Row Markers: Guidance and standards for our behaviors

Where's your Row Marker?  The Imprint of a Code of Conduct!

By Jolene Brown

Our fields of corn and soybeans are at the depth of green, they are on the grow. As I drive down the road or walk our farmstead, my eyes follow the even rows, those stretching straight for miles, or those creating a beautiful design contouring around the hills. And then I think…what would this look like without a row marker on our planters…or GPS to guide the way? It is those initial "marks" that set the tone for the whole growing season…where to plant, where to spray, where to apply nutrients, where to drive the combine.  The "marker" sets us on the right path. 

It's the same for human behavior. In a family business, we, too, need guidance and standards for our behaviors in order to stay on the right path. This is especially important as we work with different generations, different personalities, and different expectations.

A Code of Conduct is one of the most important written tools in a family business.  It is a statement of core values that define who you are, what you stand for, and what others can consistently expect from you. It is also a benchmark for evaluation of your performance and results.

As a family business consultant, I've learned when your values are clear, decisions become much easier. And as John Blumberg, a mastermind partner and author ofGood to the Core,so clearly states, "When personal values and business values align, exponential value is realized." I believe that right and clarified expectations based on common ground values are some of the greatest influencers of success and achievement.

Time and time again I've seen disagreements over behaviors within a family business. I've seen waffling of standards become the jealousy trigger between siblings. I've known businesses that were brought down by the unethical behavior of a family employee. I've seen family members never speaking to each other again because a clash in standards was not resolved.

The much better option is defining, then consistent adherence, to your own business's Code of Conduct.  This Code needs to be in writing, created by your Business Team, requires 100% consensus for the final document, is formally adopted at a Business meeting, is personally signed by all, including any new employees…and becomes a foundation of all job descriptions and performance evaluations. 

When writing your own "Code of Conduct" it's helpful to:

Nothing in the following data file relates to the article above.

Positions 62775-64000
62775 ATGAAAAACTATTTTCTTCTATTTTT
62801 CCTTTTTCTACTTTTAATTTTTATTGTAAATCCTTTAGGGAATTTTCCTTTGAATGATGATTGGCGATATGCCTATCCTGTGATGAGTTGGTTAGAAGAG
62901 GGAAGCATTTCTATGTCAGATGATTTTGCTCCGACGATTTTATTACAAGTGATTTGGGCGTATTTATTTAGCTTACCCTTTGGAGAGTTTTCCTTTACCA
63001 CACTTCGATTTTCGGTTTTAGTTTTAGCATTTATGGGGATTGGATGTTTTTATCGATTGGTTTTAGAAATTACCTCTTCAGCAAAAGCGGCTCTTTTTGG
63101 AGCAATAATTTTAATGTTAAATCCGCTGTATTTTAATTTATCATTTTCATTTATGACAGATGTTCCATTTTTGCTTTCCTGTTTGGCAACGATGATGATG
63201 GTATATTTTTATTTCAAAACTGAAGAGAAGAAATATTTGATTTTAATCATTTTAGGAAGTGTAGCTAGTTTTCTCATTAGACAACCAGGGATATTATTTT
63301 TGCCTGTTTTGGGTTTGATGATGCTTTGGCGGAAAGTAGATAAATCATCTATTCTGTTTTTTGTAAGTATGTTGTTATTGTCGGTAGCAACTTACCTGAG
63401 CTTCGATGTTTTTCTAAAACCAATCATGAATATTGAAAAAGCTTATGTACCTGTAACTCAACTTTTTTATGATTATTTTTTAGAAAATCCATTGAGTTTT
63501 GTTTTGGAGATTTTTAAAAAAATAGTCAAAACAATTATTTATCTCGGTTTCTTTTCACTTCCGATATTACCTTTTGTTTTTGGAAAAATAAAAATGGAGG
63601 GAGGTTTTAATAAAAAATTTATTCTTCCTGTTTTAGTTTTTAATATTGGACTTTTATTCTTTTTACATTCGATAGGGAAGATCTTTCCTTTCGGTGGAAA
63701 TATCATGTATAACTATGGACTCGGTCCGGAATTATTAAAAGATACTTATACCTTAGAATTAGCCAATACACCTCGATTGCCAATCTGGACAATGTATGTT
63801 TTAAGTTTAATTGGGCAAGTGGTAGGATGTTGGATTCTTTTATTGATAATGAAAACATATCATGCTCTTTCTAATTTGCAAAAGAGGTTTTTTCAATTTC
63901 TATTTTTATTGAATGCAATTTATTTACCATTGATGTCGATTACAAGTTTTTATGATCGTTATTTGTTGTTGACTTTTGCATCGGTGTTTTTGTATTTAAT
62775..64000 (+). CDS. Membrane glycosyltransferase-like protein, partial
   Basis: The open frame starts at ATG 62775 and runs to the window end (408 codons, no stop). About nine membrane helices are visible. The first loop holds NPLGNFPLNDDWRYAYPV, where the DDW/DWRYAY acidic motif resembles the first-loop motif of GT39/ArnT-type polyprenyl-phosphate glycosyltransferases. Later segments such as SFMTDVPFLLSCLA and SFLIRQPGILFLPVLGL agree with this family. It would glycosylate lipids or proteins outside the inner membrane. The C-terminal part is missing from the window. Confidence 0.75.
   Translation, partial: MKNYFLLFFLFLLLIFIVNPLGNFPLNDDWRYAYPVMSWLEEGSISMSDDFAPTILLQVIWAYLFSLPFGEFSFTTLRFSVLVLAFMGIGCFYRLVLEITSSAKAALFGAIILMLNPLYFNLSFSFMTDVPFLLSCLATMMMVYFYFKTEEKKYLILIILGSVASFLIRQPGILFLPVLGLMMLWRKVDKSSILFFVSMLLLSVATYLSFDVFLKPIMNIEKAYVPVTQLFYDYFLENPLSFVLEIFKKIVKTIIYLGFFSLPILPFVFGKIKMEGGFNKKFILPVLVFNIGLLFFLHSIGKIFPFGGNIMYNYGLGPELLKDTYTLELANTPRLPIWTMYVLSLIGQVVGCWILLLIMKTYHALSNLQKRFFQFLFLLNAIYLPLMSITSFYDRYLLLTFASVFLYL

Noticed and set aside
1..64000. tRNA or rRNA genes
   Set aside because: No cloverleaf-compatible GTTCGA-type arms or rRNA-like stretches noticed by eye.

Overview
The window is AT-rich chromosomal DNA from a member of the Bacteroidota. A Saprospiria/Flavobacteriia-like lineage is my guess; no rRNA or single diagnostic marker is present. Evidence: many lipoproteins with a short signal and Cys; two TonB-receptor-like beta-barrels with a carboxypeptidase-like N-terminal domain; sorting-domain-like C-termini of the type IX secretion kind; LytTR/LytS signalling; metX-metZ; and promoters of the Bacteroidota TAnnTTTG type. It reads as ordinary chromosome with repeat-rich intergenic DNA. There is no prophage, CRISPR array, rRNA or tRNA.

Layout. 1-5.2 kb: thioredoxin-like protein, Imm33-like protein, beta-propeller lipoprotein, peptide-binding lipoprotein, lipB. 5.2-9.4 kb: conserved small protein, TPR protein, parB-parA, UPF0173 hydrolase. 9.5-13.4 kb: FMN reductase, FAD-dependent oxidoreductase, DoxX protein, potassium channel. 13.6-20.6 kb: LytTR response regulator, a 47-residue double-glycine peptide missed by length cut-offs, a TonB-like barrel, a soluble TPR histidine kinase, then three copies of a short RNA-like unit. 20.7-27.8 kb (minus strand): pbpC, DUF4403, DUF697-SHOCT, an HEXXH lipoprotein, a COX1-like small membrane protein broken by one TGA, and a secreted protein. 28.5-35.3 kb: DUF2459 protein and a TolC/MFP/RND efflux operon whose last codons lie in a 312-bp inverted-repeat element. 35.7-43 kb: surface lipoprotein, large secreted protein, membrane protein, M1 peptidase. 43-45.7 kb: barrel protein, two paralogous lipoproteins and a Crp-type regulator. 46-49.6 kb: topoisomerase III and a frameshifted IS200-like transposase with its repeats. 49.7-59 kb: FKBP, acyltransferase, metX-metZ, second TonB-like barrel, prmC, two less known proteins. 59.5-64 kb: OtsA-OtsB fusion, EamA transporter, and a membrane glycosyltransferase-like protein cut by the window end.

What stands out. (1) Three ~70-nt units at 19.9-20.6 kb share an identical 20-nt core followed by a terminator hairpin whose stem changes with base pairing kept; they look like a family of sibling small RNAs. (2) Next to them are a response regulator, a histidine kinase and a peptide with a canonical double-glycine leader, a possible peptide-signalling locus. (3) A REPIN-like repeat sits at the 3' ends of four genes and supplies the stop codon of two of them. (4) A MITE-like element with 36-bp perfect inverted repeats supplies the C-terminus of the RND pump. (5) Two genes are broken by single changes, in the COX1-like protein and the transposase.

Think in terms of values, beliefs and expectations rather than facts.

Use common language understood by employees at all levels.

Be concise, within reason, giving brief example if necessary.

Use directives rather than vague words.

Make it easy to read.

And remember, a Code of Conduct means nothing unless there are leaders and managers modeling the behaviors…and holding themselves and others to account.

If you would like a sample family business Code of Conduct, please email, Jolene@JoleneBrown.com.

Jolene Brown is a farmer, professional speaker, author and champion for the family owned business. She's from West Branch, Iowa, USA, and travels worldwide sharing leading-edge best practices that have the power to increase productivity, profitability and peace of mind. Her passion combined with her fun-filled spirit and valuable information brings humor, hope and helpful ideas to the people of agriculture. For more information and to check out her speaking availability, contact her at Jolene@JoleneBrown.com, www.JoleneBrown.com

Full Rights Consent.  Jolene Brown LLC, West Branch, Iowa, USA, maintains full rights to utilize the content and/or format of all materials submitted by her for the www.PinkTractor.com website in any future speaking, writing, audio, video or electronic format.

Copyright © 2016 Jolene Brown, LLC. All Rights Reserved
Reproduction granted for PinkTractor.com by Jolene Brown

 

Share This

You may also like:

It’s the time when eager students get a feel for life on campus as they begin the college selection process.

 

The Christmas season always brings in a new year. We are reminded in this blog the clock keeps ticking and we become reflective.

 

Machinery breakdowns can be extremely expensive to fix - costing time and money. Pink Tractor provides a list of tips to help with future breakdowns.

 

Farmers must be vigilant in caring for their large animals, especially this time of the year. Proper diet, care and hydration are outlined in this blog. 

 

Women have always been involved in the patience and persistence required of agricultural work - In this blog, we dive deeper into women statistics this season. 

 

Not everyone loves what they do every day, but I’m happy to say that I’m not one of those people. Check out Cheyenne's latest blog "The Gambler" below. 

 

Help us rejuvenate, refresh and reset in 2019 by taking our short survey. 

 

Natalie Gupton grew up on a farm but took a different career path—until a chance steered her back toward her roots. 

 

"As I walked across the dirt driveway my black rubber Tingley’s danced with the cuff of my flannel lined jeans. Clomp, clomp, clomp, I headed to my place..."

 

For Luella, there has always been food and conversation. Growing up on a farm, she found a passion for agriculture early on.